Second, consider the interlocking issues of higher education, student debt, and inequality, all of which are immensely important to a millennial generation that has been scarred by the Great Recession and has mostly aligned itself with the center-left. Obama has made economic inequality a consistent theme of his second term, calling it “the defining challenge of our time.”
When it comes to the financial strain weighing on young people, Obama has taken action against both skyrocketing tuition rates and burdensome student debt. He developed a federal rating system to grade colleges based on their affordability. He urged Congress to go further and tie the system to federal student aid.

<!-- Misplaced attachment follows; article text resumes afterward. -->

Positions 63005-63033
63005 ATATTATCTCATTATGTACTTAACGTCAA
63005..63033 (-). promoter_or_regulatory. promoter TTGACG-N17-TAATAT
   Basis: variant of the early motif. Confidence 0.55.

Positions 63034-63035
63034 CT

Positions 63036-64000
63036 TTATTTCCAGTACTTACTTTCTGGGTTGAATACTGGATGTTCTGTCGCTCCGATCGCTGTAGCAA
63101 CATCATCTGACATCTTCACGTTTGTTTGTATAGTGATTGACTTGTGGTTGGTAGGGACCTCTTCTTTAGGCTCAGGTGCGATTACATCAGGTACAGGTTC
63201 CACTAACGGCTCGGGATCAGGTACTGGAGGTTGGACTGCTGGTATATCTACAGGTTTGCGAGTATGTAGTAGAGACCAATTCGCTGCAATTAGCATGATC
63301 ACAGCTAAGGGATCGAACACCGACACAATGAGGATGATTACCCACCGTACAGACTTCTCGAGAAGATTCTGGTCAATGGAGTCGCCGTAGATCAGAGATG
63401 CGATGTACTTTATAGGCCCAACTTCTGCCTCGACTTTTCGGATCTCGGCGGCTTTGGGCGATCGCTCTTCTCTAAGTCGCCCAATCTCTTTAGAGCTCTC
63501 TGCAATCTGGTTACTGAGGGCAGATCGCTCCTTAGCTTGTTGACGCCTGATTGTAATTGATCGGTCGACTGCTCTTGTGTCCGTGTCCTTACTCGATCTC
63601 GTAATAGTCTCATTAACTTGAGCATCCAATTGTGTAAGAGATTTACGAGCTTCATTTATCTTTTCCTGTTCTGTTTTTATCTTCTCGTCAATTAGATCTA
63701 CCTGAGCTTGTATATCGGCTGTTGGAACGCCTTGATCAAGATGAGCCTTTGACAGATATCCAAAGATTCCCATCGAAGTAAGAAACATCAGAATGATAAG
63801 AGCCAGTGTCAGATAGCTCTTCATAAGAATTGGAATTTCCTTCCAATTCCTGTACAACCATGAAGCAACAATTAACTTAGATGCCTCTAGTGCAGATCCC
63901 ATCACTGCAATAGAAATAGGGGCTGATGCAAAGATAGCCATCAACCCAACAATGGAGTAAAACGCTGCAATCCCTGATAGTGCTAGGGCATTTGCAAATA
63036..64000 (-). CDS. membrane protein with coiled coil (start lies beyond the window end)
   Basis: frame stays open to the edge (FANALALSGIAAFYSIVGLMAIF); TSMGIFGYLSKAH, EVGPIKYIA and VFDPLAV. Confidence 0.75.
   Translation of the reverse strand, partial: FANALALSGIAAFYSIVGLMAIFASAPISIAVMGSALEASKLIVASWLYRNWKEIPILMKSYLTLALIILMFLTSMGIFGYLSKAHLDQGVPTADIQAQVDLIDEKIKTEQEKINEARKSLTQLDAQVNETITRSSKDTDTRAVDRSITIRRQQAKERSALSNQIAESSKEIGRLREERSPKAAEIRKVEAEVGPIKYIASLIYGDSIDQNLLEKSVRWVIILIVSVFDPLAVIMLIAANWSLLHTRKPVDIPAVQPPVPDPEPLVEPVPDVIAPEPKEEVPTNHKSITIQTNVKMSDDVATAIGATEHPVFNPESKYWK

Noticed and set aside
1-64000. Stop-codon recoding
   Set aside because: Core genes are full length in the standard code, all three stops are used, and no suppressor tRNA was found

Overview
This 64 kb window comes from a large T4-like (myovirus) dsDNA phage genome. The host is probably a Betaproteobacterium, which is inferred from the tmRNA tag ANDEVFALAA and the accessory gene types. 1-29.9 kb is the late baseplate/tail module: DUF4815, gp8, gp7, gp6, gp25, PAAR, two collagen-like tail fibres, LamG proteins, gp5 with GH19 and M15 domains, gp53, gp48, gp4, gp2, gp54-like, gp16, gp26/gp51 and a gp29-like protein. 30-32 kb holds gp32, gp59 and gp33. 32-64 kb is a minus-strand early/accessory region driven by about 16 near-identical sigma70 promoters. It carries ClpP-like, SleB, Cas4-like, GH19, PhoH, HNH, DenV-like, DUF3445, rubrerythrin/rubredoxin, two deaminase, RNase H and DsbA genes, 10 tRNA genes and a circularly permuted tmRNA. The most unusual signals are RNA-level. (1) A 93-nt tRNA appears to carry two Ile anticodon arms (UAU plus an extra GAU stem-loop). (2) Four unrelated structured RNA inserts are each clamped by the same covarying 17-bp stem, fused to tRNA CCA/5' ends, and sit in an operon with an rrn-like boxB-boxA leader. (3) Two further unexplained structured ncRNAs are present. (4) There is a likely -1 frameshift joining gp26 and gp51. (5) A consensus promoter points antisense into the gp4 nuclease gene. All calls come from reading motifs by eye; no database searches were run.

For student borrowers already weighed down by debt, Obama has expanded capped repayment and loan forgiveness options. More borrowers can now limit their federal student loan payments to 10 percent of their income, with any remaining balance forgiven after 20 years of repayment.
Clinton could make college more affordable for more students by resurrecting a promising idea that she briefly endorsed in her 2008 campaign. The idea would create “baby bonds” — savings devices that the government would endow to every newborn. This would give “every baby born in America a $5,000 account that will grow over time, so when that young person turns 18, if they have finished high school, they will be able to access it to go to college,” Clinton said at the time.